When I first came to China, I was quite disappointed to find out that, in so many places, the colloquial pronunciation was so greatly different from the one I've studied so far. The phonological material, which is already rather limited in Mandarin (especially to my foreigner's semi-tone-deaf ears), seemed further reduced: I could no more distinguish shi from si, zhi from zi, chi from ci, and so on. More disturbing, many speakers appear to be totally unaware of any difference, and could pronounce 老师 as laoshi or laosi in the same breath. The problem started in Jinan (Shandong), only to get worse in Wuhan (Hubei) and Nanjing (Jiangsu), not to mention Chengdu (Sichuan).

I recently decided to try to overcome this difficulty by training my ear with a student of mine who comes from Xiangyang (Hubei). For our first course, I asked him to record several chosen stock sentences. I transcribe some of them below, with the standard pronunciation, followed by what I can hear (both in pinyin, which may be not precise enough for a die-hard linguist, sorry!).

  1. 你是什么时候到中国的?
    • Nǐ shì shénme shíhou dào zhōngguó de?
    • Nǐ sì sénme síhou dào zōngguó de?
  2. 我真诚感谢你的一切帮助。
    • Wǒ zhēnchéng gǎnxiè nǐ de yīqiè bāngzhù.
    • Wǒ zēncéng gǎnxiè nǐ de yīqiè bāngzù.
  3. 请仔细看看。
    • Qǐng zǐxì kàn kàn.
    • Xǐng zǐxì kàn kàn.
  4. 老师叫学生保持安静。
    • Lǎoshī jiào xuéshēng bǎochí ānjìng.
    • Lǎoshī jiào xuésēng bǎocí ānjìng.

(In the latter, please note the discrepancy in the pronunciation of sh.)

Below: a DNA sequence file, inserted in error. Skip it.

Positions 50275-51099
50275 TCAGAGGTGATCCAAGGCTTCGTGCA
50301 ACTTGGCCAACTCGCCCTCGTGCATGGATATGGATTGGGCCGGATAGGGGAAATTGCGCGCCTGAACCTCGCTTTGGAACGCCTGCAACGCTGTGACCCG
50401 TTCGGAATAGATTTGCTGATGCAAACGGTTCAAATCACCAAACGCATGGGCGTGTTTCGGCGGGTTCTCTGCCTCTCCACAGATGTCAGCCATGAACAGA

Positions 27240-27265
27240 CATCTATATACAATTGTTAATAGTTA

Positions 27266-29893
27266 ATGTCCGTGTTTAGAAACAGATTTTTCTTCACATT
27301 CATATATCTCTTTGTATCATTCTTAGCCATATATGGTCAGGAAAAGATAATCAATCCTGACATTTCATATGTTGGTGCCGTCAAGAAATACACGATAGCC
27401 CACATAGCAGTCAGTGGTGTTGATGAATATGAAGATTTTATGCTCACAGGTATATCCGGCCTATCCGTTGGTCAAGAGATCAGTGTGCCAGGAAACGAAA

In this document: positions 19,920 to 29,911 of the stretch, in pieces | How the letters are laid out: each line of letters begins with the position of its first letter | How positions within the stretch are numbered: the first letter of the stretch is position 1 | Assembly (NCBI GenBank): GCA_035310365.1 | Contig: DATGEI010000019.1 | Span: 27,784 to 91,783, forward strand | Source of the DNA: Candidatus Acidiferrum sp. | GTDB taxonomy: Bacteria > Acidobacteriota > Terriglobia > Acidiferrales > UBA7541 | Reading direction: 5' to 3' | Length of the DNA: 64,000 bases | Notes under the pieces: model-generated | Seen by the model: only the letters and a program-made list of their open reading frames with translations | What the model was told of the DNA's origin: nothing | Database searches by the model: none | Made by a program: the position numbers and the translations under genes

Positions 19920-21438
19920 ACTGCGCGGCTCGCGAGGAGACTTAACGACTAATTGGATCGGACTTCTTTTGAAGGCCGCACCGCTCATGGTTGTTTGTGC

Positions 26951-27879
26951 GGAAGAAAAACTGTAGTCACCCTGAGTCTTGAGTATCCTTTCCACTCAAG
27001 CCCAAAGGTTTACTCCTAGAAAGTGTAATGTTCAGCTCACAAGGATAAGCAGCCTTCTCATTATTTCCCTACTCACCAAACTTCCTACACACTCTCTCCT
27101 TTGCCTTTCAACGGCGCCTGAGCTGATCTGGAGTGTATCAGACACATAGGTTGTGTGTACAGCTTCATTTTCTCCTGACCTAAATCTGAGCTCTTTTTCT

Now for my question. Do you know any resource (list, table), which clearly summarizes the main variations in the pronunciation of standard Mandarin (I'm not speaking of locale languages or dialects) in one or several given regions?

Update. I'm perfectly aware that most chinese people use both their local dialect and Mandarin depending on the situation. I'm not interested in learning or understanding their dialect. But I need to understand them when they think they speak a perfectly standard Mandarin. The fact is that their pronunciation has usually several non-standard aspects. I've given some examples, and Stumpy Joe Pete has kindly began to provide a list of general patterns, which is exactly what I'm looking for.

By the way, the very fact that Zhang Yao and Aw Qirui Guo, apparently both native speakers, thought my question was about local dialects, tells a lot about one of the greatest difficulties a foreigner encounters in such a situation: people don't realize that their pronunciation is non-standard, or consider that the differences are negligible and uninteresting. This explains probably why it's so difficult to find a simple list of correspondences like the one of Stumpy Joe Pete!

  • 1
    This previous question may also be relevant: Characteristics of Northern and Southern accents
    – Claw
    Oct 2 '12 at 18:22
  • 1
    This one is also relevant: chinese.stackexchange.com/questions/1581/…
    – BertR
    Oct 3 '12 at 11:09
  • Aristide, list questions are usually not fit for Q&A sites. Sometimes short lists are ok or with strict requirements. But in your case, it seems it's much broader.
    – Alenanno
    Oct 3 '12 at 12:29
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    I've voted to re-open this question because trying to adapt your ear to the many ways Mandarin is spoken around China is a real problem and also an interesting topic. It's especially a problem when you're trying to learn Mandarin by immersion but move from place to place with differing ways of speaking Mandarin. However, I'm voting the question down also because of its condescending tone. It reads like a visitor expects the Chinese government should have tried harder to suppress its people's natural linguistic variation. Feb 6 '14 at 15:41